Such gamesmanship is even more egregious when the parties engaging in said gamesmanship have undue influence over the tribal decision making process, as can be the case when the gamesmanship is facilitated by trusted tribal advisers.
Gamesmanship may manifest itself as a third-party entity managing a tribal gaming operation without an NIGC-approved management contract. This is often done through schemes offered as legal methods for achieving the same goal as a management agreement with less regulatory oversight.
By managing without an approved contract, third parties are able to avoid the protections that IGRA provides to tribes and tribal operations, through IGRA-required contract terms such as caps on the amount a manager can be paid, guarantee of dollars for the tribe, dispute resolution procedures and backgrounding of managers to ensure no corrupt influences exist. When gamesmanship is employed, one or all of these protections are missing from the arrangement, resulting in the third party entity taking more than the permitted 30-40 percent of revenues and denying the tribe the resources to which it is statutorily entitled.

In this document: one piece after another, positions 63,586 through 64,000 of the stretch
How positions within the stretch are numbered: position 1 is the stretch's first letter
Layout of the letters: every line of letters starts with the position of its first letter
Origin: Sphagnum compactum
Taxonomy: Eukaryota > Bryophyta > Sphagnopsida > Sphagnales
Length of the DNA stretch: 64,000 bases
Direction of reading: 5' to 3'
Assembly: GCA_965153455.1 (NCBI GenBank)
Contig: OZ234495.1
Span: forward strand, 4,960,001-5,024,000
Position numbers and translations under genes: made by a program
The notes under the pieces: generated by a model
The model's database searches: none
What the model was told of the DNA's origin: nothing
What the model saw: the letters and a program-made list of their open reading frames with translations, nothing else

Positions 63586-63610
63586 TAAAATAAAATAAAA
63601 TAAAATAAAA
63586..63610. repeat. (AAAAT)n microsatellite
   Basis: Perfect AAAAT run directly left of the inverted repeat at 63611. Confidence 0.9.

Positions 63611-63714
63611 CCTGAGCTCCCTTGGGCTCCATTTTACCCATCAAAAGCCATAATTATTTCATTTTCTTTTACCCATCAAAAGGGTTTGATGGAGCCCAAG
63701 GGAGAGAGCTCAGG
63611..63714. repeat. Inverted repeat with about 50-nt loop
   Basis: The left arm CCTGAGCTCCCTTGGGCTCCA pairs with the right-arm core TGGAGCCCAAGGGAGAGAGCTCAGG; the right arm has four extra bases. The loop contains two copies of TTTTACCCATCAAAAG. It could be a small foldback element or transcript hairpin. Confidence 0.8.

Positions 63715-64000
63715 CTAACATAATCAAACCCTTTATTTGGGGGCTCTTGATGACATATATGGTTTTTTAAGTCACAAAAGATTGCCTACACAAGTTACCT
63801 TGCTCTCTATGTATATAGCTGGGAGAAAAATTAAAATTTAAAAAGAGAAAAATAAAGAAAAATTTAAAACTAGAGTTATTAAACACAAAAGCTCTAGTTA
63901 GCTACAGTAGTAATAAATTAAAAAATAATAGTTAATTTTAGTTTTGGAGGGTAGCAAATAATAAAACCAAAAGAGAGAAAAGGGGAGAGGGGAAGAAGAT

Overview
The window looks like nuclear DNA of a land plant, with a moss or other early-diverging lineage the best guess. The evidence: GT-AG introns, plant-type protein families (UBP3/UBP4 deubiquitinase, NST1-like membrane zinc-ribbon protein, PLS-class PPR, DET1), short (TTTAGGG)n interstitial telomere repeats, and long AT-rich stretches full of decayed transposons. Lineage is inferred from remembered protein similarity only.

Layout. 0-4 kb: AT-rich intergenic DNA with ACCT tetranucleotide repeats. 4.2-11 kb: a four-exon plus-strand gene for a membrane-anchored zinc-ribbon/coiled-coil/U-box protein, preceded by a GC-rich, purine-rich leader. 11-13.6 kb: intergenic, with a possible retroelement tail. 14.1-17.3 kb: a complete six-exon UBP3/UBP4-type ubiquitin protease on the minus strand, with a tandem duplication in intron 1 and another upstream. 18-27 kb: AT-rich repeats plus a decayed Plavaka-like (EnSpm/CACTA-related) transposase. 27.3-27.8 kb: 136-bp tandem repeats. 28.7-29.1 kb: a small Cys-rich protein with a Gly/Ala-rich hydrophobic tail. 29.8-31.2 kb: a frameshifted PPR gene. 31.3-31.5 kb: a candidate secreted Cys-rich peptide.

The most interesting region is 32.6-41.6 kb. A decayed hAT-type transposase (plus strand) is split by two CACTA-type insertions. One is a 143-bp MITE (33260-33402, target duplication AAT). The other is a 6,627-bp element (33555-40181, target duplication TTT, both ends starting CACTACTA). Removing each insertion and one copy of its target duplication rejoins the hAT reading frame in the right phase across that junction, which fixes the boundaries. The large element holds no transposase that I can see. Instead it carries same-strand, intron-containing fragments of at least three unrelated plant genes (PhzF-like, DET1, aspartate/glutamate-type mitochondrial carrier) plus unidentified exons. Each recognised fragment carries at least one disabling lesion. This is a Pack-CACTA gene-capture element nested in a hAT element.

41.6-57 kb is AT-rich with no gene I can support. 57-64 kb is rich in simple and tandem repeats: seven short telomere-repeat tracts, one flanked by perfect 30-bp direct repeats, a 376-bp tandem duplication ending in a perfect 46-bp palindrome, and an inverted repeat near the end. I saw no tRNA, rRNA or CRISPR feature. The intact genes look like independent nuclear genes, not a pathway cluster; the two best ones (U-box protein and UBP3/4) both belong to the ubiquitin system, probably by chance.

Gamesmanship may also be employed to allow third parties to gain access to net revenues without management and can lead to the misuse of gaming revenues. Under the guise of providing services not related to the gaming activity (marketing, security, parking, financial), third parties have received unearned compensation, bonuses or premiums, based on percentages of net gaming revenues. In those instances, the parties have found themselves violating IGRA’s limitations on the use of net revenues.
Unapproved management contracts and misuses of net revenue can happen simultaneously or individually, and can be so egregious that they are a violation of the sole proprietary interest requirement of IGRA. Gamesmanship often results in the non-tribal entities acquiring a substantial financial benefit for minimal input, indicating a proprietary interest.